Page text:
Backgrounder 4 / 03.09.2018
The situation is aggravated by the fact that the Russian State Duma approved amendments to the Tax Code and the Law on Customs Tariffs, which make it possible to complete the tax maneuver in the oil industry within six years. It implies a gradual reduction of the oil export duty (roughly speaking, from 30% to 0%) while at the same time raising the mineral extraction tax by the same amount.
These decisions will potentially have a serious impact on the economy of Belarus. The tax maneuver alone, according to the estimates of the Belarusian Ministry of Finance, in 2019 will lead to a decrease in budget revenues by $ 300 million. The total amount of losses for the country as a whole — taking into account the lost revenues of oil refineries and the potential multiplier effect from external shock spillover across other sectors of the economy — can exceed $ 1 billion. All this will increase the risks of macroeconomic imbalance.
Russia trying to manage the partner's gain
The building up conflict has the same dichotomy at its core. Russia is trying to control the amount of benefits gained by the ally from the preferential conditions of bilateral cooperation in the oil and gas sector. Belarus is trying to maximize this benefit.
In many ways, problems in bilateral relations arise from the complexity and non-transparency of the oil and oil products market in the EAEU.
The difficulty is caused by the absence of general principles and rules of trade in this segment of the economy, which leads to discriminatory practices of individual countries participating in the EAEU and an obscure pricing system. The creation of a single Eurasian oil and oil products market, designed to solve these problems, is constantly being postponed due to the extreme sensitivity of the economies of Russia and Kazakhstan to the regulation of this industry, as well as the many interests of large business structures. Therefore, currently, relations in the supply of oil and oil products between the EAEU member states are regulated by bilateral intergovernmental agreements.
However, this does not simplify the situation. Bilateral intergovernmental agreements fail to take into account all the nuances of the functioning of the market, especially at the national level. This allows partners to find new ways to secure their own benefits. A case in point is the scheme that Belarus conceived in 2011-2012 for the re-export of petroleum products under the guise of “thinners” in order to circumvent the norms of one of these agreements. Belarus was obliged to transfer 100% of export duties from the sale of petroleum products produced from Russian oil to the Russian budget. To circumvent this rule, some part of petroleum products was exported as a major chemical product, in particular, by code 3814: “Organic composite solvents and thinners”.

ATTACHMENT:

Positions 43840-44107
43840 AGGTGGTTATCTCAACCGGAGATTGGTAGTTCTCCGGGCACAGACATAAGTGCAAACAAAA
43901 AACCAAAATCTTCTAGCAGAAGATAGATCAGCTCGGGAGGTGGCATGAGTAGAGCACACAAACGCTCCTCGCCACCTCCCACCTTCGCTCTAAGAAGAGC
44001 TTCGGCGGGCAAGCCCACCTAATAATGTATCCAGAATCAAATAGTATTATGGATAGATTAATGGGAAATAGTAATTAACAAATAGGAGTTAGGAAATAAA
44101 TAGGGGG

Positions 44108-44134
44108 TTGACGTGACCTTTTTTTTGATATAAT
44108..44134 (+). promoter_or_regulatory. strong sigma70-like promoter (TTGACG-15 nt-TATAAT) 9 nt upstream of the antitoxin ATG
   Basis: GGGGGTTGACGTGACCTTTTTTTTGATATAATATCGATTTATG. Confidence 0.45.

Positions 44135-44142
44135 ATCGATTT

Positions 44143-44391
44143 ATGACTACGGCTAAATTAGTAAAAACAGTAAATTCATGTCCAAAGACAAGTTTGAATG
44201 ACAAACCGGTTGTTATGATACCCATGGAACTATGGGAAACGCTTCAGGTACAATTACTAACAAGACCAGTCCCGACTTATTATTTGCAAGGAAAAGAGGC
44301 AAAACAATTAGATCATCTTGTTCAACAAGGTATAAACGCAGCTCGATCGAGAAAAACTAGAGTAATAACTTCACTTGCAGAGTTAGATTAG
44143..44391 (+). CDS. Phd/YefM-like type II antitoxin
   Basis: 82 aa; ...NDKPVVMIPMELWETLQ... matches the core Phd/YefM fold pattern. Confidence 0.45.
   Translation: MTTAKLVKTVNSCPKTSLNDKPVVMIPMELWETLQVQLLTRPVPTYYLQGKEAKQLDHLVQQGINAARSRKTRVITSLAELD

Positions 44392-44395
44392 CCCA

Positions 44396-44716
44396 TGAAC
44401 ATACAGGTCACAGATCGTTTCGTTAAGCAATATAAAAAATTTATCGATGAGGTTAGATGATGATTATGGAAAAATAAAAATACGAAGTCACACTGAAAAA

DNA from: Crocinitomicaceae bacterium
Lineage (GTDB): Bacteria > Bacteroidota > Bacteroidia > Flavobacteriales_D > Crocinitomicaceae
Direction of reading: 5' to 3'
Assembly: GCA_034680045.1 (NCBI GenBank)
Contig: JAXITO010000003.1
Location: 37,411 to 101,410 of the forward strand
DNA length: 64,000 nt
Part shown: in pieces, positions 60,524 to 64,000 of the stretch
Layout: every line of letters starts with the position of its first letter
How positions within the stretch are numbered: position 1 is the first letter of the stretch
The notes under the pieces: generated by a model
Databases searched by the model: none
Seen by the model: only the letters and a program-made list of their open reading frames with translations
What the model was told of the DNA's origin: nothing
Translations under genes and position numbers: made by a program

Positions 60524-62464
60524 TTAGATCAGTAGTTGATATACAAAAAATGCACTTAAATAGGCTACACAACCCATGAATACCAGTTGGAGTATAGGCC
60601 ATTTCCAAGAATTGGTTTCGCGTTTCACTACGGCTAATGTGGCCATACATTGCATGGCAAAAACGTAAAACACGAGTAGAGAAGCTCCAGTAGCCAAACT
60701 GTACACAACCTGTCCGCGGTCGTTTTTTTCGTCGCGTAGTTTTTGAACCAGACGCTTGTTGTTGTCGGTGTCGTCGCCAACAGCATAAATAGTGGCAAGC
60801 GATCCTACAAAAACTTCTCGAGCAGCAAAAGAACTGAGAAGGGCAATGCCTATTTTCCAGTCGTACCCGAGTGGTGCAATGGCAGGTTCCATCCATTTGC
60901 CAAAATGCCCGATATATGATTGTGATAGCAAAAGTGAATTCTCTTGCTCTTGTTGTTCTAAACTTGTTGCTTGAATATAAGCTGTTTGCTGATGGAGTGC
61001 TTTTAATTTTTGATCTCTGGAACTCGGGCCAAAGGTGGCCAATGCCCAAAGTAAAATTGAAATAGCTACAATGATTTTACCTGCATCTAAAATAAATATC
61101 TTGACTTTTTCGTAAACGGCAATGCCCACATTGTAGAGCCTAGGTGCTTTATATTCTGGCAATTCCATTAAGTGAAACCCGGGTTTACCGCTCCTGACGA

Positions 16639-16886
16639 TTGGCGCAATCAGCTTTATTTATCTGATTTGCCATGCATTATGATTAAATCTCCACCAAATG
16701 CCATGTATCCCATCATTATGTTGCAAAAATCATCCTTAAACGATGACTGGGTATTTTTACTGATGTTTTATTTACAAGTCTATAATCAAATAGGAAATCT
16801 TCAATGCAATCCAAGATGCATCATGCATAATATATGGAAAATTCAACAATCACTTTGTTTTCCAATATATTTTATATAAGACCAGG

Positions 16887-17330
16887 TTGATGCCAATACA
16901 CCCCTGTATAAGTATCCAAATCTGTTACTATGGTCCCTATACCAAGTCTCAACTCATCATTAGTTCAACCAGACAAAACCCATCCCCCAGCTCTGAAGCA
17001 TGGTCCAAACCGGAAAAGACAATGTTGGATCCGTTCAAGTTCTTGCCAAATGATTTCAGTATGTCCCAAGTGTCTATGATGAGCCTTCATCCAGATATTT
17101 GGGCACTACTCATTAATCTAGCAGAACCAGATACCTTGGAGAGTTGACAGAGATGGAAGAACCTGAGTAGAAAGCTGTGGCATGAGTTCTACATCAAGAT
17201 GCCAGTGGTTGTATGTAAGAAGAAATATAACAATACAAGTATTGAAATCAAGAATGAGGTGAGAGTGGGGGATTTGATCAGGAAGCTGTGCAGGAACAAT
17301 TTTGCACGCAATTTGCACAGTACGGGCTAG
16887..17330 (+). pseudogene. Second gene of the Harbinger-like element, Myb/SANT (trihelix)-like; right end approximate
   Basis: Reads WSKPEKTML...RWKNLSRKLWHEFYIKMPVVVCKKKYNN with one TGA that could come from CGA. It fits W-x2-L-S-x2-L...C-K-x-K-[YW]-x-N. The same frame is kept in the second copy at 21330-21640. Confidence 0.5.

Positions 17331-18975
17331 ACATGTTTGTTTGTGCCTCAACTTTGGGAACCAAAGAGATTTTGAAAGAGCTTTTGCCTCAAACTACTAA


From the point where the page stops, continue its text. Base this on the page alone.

Complexity begets obscurity. This becomes most evident during periods of breach of agreement. When the “solvents-thinners” scheme was used, domestic statistics registered the growth of exports of certain types of chemical products, and the statistics of the main trading partners in the EU contradicted this. Russian authors noted: “Belarus in one year produced over 2 million tons [of solvents and thinners - note], of which 1.5 million was exported to Latvia. For some reason, official statistics in Latvia give completely different figures - there was no explosive growth in imports from Belarus. But the Latvian ports carried out a record transshipment of cargo in 2011 – handling of petroleum products in 2011 alone increased by 2.5 million tons, while liquid chemicals, which are solvents and thinners, accounted for less than than 0.2 million tons. ”
The rest of the time, the transparency of the oil and oil products market is also questionable. When comparing national statistics and international trade data from UN Comtrade, one can spot major discrepancy between the volumes of exports of petroleum products from Belarus to other countries and the volumes of imports from Belarus to these same countries.
In view of the above, Russia constantly initiates reviews of cooperation schemes with Belarus in the oil and gas sector. The launch of a common gas market and the oil and oil products market within the EAEU by 2025, as well as the Russian tax maneuver until 2024, can solve this problem. However, until that time, Moscow is not ready to overpay Belarus for the special status of relations.
Therefore, the most obvious reason for the breakout of the current conflict between countries is as follows. Recently, Belarusian companies have sharply increased imports of Russian oil products, trying to compensate for their own losses from working in the domestic market. According to the data from Belstat, back in November-December 2017, the average monthly volume of imports of petroleum products from the neighboring country was 1.5 times higher than the value for the previous 10 months. For 6 months of 2018, Belarus imported 2.1 million tons of petroleum products from Russia, while a year earlier this value did not exceed 1.4 million tons. Thus, import covered the domestic demand by about a third of the annual volume (about 6.3 million tons).
Such a scheme allows Belarusian producers to focus on a direction that is more lucrative for them: the export of petroleum products to other countries. Given that since 2015 up to $ 1.5 billion of the total amount of duties collected from the export of petroleum products remain in the Belarusian budget, the benefit of Belarus from using such a scheme is obvious.
The Russian side could also be frustrated by the supply of anti-knock preparation and oxidation inhibitors (code 3811) to individual countries. For example, Belarusian statistics state that since the middle of last year there have been periodic surges in the physical volumes of exports of anti-knock preparations and oxidation inhibitors to Latvia, Lithuania, the Netherlands and Ukraine, at the rate of several times the monthly average. In terms of value, these volumes are still small: in January-June 2018, total supplies to these four countries amounted to only $ 68.7 million, but this is three times more than a year earlier.